Christmas Eve, 1914 by VFP member, Jay Wenk

December 15, 2014
This night is hideously quiet,
cold and wet to the bone.
Men wait, numb to
rat scrabblings under icy tarps, the
unrelenting water coursing down ladders
leading up to mandatory death.
They listen, they wait.
No big shells swooshing over tonight, no
whining snipers’ shots dopplering away, no
shameless spluttering flares 
illumine trenches bordering
no-humans’ land with
its dreaded corpse collection, 
draped carelessly
here and there on the wire.
No gentle mustard billows creep over 
this frozen field tonight.
The men wait, expecting 
mutilation every moment.
Quiet, cold, wet.
Dark now, quiet enough now
to hear, across the endless mud,
a guitar, soft voices;
“Stille Nacht, Hieliger Nacht”.
Germans noting the calendar.
“ay”, Brits call across the field,
“we got Good King Wenceslaus Came Out
and plum pudding. Want some?”
“Nous avon Noel, Noel,
chandelles, le vin.
A bas la guerre”.
Dancing across eons,
singing, the oldest art, is
embraced in that field of curdled shame.
Life here is flimsy. Even so,
some raised their heads to see
all along the parapets,
sparkling visions from home; 
Weihnachtsbaume, candlelit by Fritz, stating
“Nie wieder Krieg”.
Tommy’s, Kameraden, Poilus
work through vocabularies
they weren’t born to.
Fear? abandoned. 
Here? unheard of. 
Coffin nails, carelessly lit with 
more than three on a match,
smoked, compared, exchanged.
Rough hands, dirty fingernails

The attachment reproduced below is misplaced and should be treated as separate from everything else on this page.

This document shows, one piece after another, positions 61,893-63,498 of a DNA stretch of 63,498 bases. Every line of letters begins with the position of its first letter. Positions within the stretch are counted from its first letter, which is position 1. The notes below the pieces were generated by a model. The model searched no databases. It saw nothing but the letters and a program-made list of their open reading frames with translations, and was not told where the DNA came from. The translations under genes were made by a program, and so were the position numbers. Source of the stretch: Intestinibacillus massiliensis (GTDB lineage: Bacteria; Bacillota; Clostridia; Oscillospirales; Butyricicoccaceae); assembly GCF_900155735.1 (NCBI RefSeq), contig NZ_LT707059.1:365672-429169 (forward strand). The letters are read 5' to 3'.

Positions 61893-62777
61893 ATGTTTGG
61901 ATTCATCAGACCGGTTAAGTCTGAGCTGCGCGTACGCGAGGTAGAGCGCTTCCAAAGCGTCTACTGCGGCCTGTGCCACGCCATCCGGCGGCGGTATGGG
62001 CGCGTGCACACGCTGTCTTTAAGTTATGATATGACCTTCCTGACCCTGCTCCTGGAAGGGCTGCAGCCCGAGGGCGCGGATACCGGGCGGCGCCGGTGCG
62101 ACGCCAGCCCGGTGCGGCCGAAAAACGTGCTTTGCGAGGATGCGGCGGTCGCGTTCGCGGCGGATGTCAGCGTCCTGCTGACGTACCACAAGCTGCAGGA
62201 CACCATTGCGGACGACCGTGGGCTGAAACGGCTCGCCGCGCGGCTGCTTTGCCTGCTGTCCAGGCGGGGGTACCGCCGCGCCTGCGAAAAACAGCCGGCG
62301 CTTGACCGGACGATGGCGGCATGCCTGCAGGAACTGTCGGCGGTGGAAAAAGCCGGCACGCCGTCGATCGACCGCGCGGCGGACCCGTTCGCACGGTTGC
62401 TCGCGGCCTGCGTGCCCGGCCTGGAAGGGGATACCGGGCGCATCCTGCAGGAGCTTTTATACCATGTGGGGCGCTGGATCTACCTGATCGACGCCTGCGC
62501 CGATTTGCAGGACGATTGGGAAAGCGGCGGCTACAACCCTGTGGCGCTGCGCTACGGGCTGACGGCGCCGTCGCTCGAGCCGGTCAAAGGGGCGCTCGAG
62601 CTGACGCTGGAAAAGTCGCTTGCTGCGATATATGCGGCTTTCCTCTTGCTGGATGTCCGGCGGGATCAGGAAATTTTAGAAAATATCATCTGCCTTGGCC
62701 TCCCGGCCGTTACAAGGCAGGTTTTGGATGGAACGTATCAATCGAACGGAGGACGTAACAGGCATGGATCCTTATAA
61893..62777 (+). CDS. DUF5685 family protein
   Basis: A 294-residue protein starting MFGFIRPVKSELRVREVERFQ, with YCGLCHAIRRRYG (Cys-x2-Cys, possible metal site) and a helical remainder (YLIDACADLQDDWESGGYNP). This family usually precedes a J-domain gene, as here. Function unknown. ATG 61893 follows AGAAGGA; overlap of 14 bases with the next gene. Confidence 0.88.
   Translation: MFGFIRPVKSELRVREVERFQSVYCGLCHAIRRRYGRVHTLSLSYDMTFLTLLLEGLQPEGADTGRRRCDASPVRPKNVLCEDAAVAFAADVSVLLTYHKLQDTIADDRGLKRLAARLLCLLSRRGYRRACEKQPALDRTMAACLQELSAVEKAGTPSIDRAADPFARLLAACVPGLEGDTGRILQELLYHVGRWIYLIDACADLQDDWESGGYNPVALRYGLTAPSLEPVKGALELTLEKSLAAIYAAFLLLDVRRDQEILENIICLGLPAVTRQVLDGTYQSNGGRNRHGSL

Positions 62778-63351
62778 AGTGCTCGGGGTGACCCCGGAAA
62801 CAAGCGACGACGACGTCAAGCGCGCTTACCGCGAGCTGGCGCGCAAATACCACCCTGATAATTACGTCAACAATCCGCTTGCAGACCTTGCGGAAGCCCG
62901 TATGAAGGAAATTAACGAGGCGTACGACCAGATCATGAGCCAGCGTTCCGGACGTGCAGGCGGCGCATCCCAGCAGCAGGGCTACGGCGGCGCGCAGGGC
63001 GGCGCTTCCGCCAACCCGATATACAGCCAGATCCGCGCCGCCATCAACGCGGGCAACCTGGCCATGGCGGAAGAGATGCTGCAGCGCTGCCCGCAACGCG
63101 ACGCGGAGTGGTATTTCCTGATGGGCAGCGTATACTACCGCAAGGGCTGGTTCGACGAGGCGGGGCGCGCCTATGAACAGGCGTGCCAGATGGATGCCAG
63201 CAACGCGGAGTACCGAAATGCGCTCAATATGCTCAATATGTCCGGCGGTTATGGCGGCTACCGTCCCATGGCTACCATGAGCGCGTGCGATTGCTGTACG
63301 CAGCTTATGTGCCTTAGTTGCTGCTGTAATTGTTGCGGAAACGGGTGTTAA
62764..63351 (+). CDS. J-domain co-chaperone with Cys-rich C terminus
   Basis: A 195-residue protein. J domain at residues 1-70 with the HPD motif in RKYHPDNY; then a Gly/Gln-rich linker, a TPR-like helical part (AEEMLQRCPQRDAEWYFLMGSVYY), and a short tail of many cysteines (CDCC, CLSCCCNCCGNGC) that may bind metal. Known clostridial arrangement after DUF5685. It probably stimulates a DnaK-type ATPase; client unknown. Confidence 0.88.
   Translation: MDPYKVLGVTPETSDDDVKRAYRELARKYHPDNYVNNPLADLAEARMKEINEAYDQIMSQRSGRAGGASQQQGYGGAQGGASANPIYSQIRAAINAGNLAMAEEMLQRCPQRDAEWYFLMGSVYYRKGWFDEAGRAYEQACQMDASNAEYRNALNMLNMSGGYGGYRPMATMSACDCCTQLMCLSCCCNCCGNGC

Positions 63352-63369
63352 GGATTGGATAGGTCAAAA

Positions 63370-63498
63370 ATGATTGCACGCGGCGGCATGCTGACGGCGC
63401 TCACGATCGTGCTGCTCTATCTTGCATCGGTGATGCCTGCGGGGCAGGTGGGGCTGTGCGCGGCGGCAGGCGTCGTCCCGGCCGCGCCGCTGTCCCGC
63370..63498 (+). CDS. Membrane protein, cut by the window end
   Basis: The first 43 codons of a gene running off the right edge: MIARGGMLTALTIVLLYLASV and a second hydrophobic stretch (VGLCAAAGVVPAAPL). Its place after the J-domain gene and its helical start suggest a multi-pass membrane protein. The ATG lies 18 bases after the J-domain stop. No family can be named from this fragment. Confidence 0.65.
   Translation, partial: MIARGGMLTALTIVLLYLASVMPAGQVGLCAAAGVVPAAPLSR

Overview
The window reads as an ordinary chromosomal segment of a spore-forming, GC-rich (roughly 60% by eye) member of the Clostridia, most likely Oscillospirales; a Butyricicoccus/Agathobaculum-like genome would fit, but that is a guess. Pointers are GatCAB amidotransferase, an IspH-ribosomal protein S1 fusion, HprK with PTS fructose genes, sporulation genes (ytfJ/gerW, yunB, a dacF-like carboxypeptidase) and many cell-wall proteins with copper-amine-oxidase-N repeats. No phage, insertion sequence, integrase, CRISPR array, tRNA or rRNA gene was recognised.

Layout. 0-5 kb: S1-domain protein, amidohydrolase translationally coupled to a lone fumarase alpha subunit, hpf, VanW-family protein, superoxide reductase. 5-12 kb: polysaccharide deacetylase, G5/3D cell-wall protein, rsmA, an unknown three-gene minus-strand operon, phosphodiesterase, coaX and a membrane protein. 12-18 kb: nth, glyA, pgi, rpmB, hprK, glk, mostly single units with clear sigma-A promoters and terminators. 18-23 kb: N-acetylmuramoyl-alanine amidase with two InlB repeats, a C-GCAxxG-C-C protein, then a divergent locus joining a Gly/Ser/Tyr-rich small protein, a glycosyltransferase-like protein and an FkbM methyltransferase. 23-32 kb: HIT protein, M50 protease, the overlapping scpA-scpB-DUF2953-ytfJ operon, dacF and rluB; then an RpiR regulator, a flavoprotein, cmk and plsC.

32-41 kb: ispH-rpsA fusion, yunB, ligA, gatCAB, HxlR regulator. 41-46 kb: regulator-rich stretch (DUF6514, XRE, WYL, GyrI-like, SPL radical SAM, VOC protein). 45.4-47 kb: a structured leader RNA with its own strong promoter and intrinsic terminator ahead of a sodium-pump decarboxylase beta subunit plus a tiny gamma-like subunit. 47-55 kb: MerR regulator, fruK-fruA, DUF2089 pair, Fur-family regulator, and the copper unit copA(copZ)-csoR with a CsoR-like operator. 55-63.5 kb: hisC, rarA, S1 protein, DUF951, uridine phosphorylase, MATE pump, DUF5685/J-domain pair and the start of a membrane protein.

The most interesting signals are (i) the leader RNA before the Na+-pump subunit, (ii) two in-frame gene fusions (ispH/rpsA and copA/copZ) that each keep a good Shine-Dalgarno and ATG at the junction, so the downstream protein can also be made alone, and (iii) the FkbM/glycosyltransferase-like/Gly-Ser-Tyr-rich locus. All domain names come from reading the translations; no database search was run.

grasp eager mates extended from 
varied uniformed sleeves.
Grins, and nodding bearded 
balaclava-capped heads 
signify all the understanding
needed in this world.
Easy preparations make a 
partial soccer pitch
flagged with spiked German helmets.
Not easy, booting a slippery 
straw-stuffed sand bag around
ice filled pits.
No need for referees,
hilarity disposes difficulty,
Cheers and laughter, miracles in this place,
produced so easily. So easily.
Bulky, muddy, stiff overcoats
useless for competition 
replace poor bastards hung on the wire.
Teams arise to bury the dead;
all now on the same side.
Shovels, bayonets dig,
markers are wrung from 
moldy ration cases.
Men warm to their brothers,
teach them dirty words,
share precious photos of family, 
sweethearts, automobiles.
Frantic trench-bound officers
without their sergeants 
squelch along swamped duckboards, 
dialing HQ’s,
HQ’s are firm;
“can’t interrupt the war because of Christmas !”
Another day or two, the truce continues, ‘til
French, English, Germans,
all the smilingly silly celebrants are
rotated into rear repair zones
far from the scene,
replaced with brothers who
knew nothing of yesterday’s Peace.
They continue life as it was
without Christmas, without a sense of
what might have been.